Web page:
If this mutual fund is a PFIC, the federal income tax plus interest on the $30,000 gain would be about $11,914 in total. And here is where this number comes from:

Firstly, you have to allocate the $30,000 gain back to your entire holding period based on how many days you held it in each tax year.  For this simple case, since you had the investment for the whole 2015, 2016, and 2017 tax year, $10,000 gain will be allocated to each year. The total federal income tax on the $30,000 gain would be $11,420 ($3,500 for 2017 tax year + $3,960 for 2016 tax year + $3,960 for 2015 tax year). Secondly, assuming you paid the taxes on 04/17/2018, you still have to pay interest on the taxes due for 2015 and 2016 tax year which is about $494 ($163 for 2016 + $331 for 2015).

The payment due to the IRS would be more than doubled for this case. And your after-tax annualized rate of return would be reduced from 7.87% to 5.69%.

In general, the longer you hold a PFIC, the more interest you need to pay under the default method. And the lower your capital gains tax rate is, it will be more beneficial for you to invest in something not subject to the PFIC rule.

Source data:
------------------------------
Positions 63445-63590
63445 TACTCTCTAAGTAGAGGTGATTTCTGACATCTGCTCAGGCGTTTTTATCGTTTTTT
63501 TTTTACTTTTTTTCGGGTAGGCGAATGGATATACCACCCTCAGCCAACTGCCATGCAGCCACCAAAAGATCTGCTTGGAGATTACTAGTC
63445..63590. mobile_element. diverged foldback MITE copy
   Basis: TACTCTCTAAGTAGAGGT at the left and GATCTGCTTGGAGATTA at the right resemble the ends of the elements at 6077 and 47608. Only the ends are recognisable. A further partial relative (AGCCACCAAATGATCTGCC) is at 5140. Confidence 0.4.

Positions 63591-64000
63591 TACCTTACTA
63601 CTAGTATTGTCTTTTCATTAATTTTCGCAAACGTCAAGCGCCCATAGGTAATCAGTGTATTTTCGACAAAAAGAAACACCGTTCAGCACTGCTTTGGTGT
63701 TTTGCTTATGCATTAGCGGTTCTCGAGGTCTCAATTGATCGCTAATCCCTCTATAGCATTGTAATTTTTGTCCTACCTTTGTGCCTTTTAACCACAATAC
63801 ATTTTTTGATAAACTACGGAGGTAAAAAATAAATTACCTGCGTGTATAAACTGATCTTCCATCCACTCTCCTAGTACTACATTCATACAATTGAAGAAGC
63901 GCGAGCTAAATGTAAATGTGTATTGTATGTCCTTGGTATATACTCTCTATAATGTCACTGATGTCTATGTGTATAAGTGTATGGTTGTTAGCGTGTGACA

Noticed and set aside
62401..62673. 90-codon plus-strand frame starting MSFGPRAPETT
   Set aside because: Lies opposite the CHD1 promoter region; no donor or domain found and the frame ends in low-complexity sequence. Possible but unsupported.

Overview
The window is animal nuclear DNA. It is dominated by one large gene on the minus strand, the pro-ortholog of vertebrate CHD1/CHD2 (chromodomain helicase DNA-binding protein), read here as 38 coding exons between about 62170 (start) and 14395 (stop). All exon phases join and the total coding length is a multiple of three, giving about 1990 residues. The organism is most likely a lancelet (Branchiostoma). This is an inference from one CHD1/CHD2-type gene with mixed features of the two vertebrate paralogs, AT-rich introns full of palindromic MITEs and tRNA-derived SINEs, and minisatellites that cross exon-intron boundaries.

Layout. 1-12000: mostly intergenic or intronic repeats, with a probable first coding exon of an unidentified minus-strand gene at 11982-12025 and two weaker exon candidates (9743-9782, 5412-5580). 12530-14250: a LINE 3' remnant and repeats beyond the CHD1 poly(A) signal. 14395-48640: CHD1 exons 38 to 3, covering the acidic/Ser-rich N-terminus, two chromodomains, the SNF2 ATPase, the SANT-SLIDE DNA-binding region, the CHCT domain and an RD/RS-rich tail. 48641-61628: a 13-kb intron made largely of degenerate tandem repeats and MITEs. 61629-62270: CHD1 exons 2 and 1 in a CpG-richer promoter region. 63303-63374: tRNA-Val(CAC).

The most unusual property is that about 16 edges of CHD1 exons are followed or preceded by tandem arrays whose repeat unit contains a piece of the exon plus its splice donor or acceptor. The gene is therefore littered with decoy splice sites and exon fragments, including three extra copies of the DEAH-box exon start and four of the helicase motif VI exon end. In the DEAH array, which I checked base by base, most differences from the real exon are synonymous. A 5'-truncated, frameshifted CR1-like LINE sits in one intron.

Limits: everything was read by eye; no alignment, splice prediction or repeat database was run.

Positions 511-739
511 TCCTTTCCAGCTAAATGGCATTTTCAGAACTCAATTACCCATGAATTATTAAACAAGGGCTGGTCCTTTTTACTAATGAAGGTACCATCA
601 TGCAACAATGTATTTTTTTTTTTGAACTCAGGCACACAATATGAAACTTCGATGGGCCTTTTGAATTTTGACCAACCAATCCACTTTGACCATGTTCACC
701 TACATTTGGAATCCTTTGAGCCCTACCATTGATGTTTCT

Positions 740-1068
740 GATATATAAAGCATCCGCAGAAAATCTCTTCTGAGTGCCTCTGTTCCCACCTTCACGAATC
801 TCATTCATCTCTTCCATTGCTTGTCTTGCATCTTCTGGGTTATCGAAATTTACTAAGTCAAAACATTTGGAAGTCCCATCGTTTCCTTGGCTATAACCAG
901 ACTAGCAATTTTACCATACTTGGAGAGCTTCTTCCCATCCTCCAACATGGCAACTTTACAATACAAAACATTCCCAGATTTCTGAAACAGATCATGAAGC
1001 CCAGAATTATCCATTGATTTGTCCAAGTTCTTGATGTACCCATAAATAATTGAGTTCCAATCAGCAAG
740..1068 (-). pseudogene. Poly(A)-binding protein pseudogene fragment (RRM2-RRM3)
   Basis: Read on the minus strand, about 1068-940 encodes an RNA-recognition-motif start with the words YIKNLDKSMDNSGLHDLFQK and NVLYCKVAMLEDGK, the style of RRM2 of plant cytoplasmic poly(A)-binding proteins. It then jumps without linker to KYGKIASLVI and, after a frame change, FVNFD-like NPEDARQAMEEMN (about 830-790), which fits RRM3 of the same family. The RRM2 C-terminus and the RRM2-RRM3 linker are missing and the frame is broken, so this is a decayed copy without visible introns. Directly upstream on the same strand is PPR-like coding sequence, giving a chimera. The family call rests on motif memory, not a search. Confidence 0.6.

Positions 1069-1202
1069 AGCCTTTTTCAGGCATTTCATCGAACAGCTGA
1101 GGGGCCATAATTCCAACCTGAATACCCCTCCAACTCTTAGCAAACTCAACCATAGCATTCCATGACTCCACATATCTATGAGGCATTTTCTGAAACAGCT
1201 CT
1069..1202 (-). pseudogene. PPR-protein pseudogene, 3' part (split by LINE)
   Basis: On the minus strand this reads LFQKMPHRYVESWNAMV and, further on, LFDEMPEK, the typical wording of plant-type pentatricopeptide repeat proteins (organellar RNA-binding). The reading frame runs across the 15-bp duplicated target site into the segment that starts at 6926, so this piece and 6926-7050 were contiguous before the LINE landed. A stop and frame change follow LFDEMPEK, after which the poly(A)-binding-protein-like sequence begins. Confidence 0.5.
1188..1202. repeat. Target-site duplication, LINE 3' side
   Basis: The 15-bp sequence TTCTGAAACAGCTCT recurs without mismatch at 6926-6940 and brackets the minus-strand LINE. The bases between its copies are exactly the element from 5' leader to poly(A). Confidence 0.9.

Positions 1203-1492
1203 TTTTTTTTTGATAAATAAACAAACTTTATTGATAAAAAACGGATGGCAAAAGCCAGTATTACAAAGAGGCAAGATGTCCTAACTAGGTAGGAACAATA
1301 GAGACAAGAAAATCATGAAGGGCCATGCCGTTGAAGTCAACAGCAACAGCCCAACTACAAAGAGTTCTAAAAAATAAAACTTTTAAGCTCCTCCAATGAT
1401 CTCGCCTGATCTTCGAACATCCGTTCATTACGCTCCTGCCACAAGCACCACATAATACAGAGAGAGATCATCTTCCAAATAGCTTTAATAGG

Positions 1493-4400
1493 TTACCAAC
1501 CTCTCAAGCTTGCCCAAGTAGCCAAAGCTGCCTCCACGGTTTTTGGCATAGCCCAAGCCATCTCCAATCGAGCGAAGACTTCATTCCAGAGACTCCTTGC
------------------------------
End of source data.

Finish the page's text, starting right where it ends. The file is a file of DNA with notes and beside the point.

Is there anything you could do to get a better tax treatment on a PFIC?

Yes, there are two elections that could possibly help you to reduce the bad impact if you are eligible. Not to make this article too complicated for you,  I will only cover some basics of the two options here.

The first election is called Mark-to-Market (MTM) election. It basically gives you an option to pay income tax on any gains including unrealized gains at your individual marginal ordinary tax rate every year. In other words, even though you don't have to pay taxes at the highest ordinary income tax rate anymore, you have to pay taxes on any hypothetical gains you haven't sold and realized yet. Also, since you would not only report but also pay taxes every year, there is no interest charge anymore. The loss is treated as ordinary loss subject to certain limitations. To qualify for the MTM election, the PFIC stock you own has to meet the definition of a "marketable stock" which you could find it on Instructions for Form 8621. For example, you probably could make this election if you own shares of a publicly traded mutual fund with daily net asset value (NAV).